Scientific lessons about the origins of life have long been challenged in public schools, but some Bible literalists are adding the reigning theory about the origin of the universe to their list of targets.
Nearly overlooked in the debate over the Kansas Board of Education's decision in August to remove evolution from its education standards was a decision on the much wider realm governed by the science of the cosmos.
Influenced by a handful of scientists whose literal faith in the Bible has helped convince them that the universe is only a few thousand years old, the board deleted from its standards a description of the Big Bang theory of cosmic origins, the central organizing principle of modern astronomy and cosmology.
The Big Bang theory, based on decades of astronomical observations and physics research, suggests that the universe originated in a colossal explosion of matter and radiation about 15 billion years ago.
But "young Earth creationists," as they are generally known, have come up with theories to explain how cosmic history could be condensed into mere thousands of years. They are making this case in books, pamphlets and lectures, as well as on a number of Web sites.
Mainstream scientists consider their theories to be wildly out of line with reality, though books describing them are often liberally sprinkled with references to authorities such as Albert Einstein and Stephen Hawking.
As a result, physical scientists find themselves in a fight in which they have seldom played a public role.
They have responded with a mixture of disdain, disbelief and consternation, and the reactions have not been limited to physicists and cosmologists in Kansas.
"It's the denial of what understanding we have of the origin of the universe in terms of modern science," said Jerome Friedman, a physicist at the Massachusetts Institute of Technology who was awarded a Nobel Prize in 1990 for collaborating in the discovery of the subatomic particles called quarks and is the president of the American Physical Society. "That's a terrible loss," Friedman said.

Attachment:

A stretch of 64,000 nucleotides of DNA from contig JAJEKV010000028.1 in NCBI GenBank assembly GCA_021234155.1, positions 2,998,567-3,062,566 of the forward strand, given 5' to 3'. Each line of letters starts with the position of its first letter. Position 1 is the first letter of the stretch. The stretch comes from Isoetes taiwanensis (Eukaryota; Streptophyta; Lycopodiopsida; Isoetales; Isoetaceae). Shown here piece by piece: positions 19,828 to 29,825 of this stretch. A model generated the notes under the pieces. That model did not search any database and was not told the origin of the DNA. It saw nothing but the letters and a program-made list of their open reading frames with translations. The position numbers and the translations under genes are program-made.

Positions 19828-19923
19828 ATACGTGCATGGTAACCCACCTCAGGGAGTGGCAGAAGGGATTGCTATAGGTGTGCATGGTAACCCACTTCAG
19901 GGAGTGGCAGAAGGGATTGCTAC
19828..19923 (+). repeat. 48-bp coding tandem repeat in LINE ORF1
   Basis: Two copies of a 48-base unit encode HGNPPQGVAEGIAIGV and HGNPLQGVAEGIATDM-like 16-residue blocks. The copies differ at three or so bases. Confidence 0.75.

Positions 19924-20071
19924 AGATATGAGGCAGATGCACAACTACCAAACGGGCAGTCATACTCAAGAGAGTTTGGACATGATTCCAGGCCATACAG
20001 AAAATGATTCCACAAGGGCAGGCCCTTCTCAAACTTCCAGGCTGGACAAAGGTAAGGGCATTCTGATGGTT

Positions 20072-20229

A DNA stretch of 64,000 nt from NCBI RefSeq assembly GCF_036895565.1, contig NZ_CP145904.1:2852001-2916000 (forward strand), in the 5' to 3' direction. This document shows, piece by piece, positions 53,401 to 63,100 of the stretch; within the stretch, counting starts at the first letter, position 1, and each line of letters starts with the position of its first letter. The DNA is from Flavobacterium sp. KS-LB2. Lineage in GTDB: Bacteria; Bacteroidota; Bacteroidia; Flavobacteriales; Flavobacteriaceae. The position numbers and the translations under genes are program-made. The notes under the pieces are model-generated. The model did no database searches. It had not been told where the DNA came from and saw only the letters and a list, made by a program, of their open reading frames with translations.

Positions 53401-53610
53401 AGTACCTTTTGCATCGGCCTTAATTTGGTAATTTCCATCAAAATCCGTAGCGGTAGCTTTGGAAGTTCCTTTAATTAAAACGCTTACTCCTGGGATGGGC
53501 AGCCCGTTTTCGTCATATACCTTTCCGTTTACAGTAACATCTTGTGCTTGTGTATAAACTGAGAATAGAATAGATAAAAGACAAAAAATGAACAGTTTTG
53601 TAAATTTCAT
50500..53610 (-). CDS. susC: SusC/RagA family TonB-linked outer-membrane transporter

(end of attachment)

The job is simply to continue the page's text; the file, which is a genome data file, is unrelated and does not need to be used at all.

Hume A. Feldman, a cosmologist at the University of Kansas in Lawrence who has worked at Princeton University and the Canadian Institute for Theoretical Astrophysics, called the issue "frightening."
Feldman said that developments in his state bore a distant resemblance to the difficulties of political scientists under communist regimes in Eastern Europe and that he feared that such pressures could impair the educational system.
But advocates of the creationist view say alarm over their theories is overblown. Steve Abrams, a member of the Kansas board and a veterinarian in Arkansas City who was among the leaders of the push to make the changes, said there are legitimate scientific doubts about whether the universe is more than several thousand years old.
"There is sufficient data to lend credibility to the idea that we do not have all the answers for teaching the origin of our universe," he said.
The change in the Kansas standards does not preclude the teaching of mainstream biology, physics or cosmology, allowing teachers to present alternative viewpoints if they choose to do so.
But because the standards are used as the basis for state tests, the changes will probably have a practical effect on what is taught, said Dr. Bill Wagnon, a professor of history at Washburn University in Topeka and a board member who voted in the minority. Students' scores on those tests help determine whether a school receives accreditation from the state.
"The curriculum standards describe that process of what needs to be covered," Wagnon said.
So radical were the Kansas board's recommendations that it has been unable to publish its standards or to display them on its Web site. That is because the standards include long extracts from a book on education standards that was published by the National Research Council. Because it disapproves of the board's revised standards, the council has refused permission for them to be reprinted.
Beyond the expunging of evolution, the board also took out references to the hundreds of millions of years of Earth's geologic ages.